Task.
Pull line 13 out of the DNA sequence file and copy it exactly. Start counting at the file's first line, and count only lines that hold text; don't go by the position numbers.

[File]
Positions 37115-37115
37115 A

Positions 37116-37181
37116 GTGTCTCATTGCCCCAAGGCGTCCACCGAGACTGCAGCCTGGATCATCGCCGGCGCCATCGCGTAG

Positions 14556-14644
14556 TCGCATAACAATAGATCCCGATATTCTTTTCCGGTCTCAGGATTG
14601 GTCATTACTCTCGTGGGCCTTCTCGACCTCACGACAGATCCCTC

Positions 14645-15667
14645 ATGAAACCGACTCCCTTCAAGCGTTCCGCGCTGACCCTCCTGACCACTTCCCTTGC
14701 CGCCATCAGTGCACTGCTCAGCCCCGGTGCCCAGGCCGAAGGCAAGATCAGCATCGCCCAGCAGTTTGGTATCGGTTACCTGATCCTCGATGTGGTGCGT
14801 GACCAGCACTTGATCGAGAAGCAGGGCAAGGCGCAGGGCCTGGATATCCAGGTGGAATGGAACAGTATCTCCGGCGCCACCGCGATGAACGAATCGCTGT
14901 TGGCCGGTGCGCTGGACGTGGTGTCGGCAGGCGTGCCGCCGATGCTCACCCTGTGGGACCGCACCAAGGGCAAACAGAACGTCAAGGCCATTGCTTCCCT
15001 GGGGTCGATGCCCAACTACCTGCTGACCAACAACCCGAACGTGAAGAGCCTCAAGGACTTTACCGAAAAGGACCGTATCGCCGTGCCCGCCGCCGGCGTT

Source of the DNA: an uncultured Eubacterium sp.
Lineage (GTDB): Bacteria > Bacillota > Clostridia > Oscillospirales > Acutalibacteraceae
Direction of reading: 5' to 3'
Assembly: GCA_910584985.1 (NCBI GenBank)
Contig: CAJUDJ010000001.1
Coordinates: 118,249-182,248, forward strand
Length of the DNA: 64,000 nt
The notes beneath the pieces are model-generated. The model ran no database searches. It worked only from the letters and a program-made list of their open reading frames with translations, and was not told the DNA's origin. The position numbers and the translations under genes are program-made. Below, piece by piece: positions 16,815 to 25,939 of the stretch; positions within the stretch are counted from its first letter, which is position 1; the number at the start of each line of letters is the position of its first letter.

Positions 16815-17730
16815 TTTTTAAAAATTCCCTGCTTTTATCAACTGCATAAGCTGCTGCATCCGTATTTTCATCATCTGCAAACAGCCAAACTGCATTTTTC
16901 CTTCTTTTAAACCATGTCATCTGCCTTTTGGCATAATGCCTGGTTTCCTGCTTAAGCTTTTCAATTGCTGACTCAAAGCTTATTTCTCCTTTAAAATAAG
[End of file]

15001 GGGGTCGATGCCCAACTACCTGCTGACCAACAACCCGAACGTGAAGAGCCTCAAGGACTTTACCGAAAAGGACCGTATCGCCGTGCCCGCCGCCGGCGTT